Ventricular Stimulation After Myocardial Infarction

REVIEW, August 2011, VOL I ISSUE IV, ISSN 2042-4884
10.5083/ejcm.20424884.51 , Cite or Link Using DOI
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Béatrice Brembilla-Perrot

Ventricular stimulation after myocardial infarction (MI) is still recommended (class IB) in patients with syncope and left ventricular ejection fraction (LVEF) more than 30-35%, in asymptomatic patients with a LVEF between 30-40% and with non sustained ventricular tachycardia (VT) patients at Holter monitoring. It can also identify patients at high risk of arrhythmic events in the early post-MI period. Combined with imaging methods PVS could be widely used again during VT ablation.

From 1982 to 1995, programmed ventricular stimulation (PVS) was a major technique of screening patients at risk for ventricular tachycardia (VT) and VT–related sudden death. During this time PVS was not considered advantageous for risk stratification in coronary heart disease since implantable cardioverter defibrillators (ICD): a number of landmark trials have shown a benefit of prophylactic ICD implantation in patients with only low left ventricular ejection fraction (LVEF). Now, the guidelines recommend the systematic implantation of ICD in patients with history of myocardial infarction (MI) (more than 6 weeks) and LVEF lower than 30%. However, proarrhythmic effect of ICD and other complications were reported. More, inducible VT remains an important and independent factor of cardiac mortality.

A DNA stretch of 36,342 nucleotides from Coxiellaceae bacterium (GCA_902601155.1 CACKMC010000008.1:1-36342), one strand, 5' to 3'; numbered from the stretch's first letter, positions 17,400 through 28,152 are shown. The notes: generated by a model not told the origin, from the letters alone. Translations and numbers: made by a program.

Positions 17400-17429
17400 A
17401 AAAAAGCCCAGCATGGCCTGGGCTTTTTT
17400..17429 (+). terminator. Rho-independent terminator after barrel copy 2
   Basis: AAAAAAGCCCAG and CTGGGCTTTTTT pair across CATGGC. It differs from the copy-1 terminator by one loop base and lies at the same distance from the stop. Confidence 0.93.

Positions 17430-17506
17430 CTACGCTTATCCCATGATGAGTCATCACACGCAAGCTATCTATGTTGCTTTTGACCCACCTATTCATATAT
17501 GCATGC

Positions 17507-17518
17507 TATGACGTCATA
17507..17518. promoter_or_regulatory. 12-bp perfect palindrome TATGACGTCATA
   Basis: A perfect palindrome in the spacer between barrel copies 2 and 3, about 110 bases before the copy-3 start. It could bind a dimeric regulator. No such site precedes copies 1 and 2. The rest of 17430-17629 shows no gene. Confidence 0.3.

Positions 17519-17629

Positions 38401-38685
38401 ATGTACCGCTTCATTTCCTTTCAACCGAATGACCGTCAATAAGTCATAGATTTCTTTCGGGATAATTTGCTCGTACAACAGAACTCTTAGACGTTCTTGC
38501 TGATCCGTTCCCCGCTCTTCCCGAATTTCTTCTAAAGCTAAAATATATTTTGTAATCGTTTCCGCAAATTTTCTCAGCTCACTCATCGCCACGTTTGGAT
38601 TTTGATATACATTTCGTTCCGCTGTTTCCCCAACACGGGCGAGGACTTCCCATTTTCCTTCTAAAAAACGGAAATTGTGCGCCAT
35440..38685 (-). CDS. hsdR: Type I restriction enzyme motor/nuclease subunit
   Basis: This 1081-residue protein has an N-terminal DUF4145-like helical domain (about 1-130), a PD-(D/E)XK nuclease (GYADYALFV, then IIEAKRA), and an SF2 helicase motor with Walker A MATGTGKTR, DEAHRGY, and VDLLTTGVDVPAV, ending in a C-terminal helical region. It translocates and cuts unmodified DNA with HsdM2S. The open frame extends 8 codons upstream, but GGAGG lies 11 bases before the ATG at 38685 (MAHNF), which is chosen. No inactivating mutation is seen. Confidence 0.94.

Yet, often PVS is still used after the implantation of ICD mainly for VT ablation. PVS remains a reliable method of screening the risk of sudden death in ischemic heart disease with LVEF more than 30%.